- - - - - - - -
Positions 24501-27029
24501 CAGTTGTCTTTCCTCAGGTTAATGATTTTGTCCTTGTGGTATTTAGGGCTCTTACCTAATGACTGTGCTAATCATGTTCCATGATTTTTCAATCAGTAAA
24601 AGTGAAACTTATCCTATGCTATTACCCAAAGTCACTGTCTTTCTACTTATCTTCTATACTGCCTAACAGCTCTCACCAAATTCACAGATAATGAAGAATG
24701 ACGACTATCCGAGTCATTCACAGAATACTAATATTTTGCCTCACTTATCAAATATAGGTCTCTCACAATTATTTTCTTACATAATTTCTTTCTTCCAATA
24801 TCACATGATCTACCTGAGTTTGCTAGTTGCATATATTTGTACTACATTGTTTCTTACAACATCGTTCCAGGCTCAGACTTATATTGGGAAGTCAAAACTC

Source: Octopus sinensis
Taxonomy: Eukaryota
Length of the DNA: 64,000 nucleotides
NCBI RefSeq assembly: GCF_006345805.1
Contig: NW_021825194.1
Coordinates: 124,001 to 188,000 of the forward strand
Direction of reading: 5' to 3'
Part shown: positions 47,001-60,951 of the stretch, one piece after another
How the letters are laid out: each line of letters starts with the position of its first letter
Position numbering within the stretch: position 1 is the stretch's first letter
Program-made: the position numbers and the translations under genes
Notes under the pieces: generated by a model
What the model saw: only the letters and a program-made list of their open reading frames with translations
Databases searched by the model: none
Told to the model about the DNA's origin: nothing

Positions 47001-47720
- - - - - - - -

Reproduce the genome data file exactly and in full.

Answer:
Positions 24501-27029
24501 CAGTTGTCTTTCCTCAGGTTAATGATTTTGTCCTTGTGGTATTTAGGGCTCTTACCTAATGACTGTGCTAATCATGTTCCATGATTTTTCAATCAGTAAA
24601 AGTGAAACTTATCCTATGCTATTACCCAAAGTCACTGTCTTTCTACTTATCTTCTATACTGCCTAACAGCTCTCACCAAATTCACAGATAATGAAGAATG
24701 ACGACTATCCGAGTCATTCACAGAATACTAATATTTTGCCTCACTTATCAAATATAGGTCTCTCACAATTATTTTCTTACATAATTTCTTTCTTCCAATA
24801 TCACATGATCTACCTGAGTTTGCTAGTTGCATATATTTGTACTACATTGTTTCTTACAACATCGTTCCAGGCTCAGACTTATATTGGGAAGTCAAAACTC

Source: Octopus sinensis
Taxonomy: Eukaryota
Length of the DNA: 64,000 nucleotides
NCBI RefSeq assembly: GCF_006345805.1
Contig: NW_021825194.1
Coordinates: 124,001 to 188,000 of the forward strand
Direction of reading: 5' to 3'
Part shown: positions 47,001-60,951 of the stretch, one piece after another
How the letters are laid out: each line of letters starts with the position of its first letter
Position numbering within the stretch: position 1 is the stretch's first letter
Program-made: the position numbers and the translations under genes
Notes under the pieces: generated by a model
What the model saw: only the letters and a program-made list of their open reading frames with translations
Databases searched by the model: none
Told to the model about the DNA's origin: nothing

Positions 47001-47720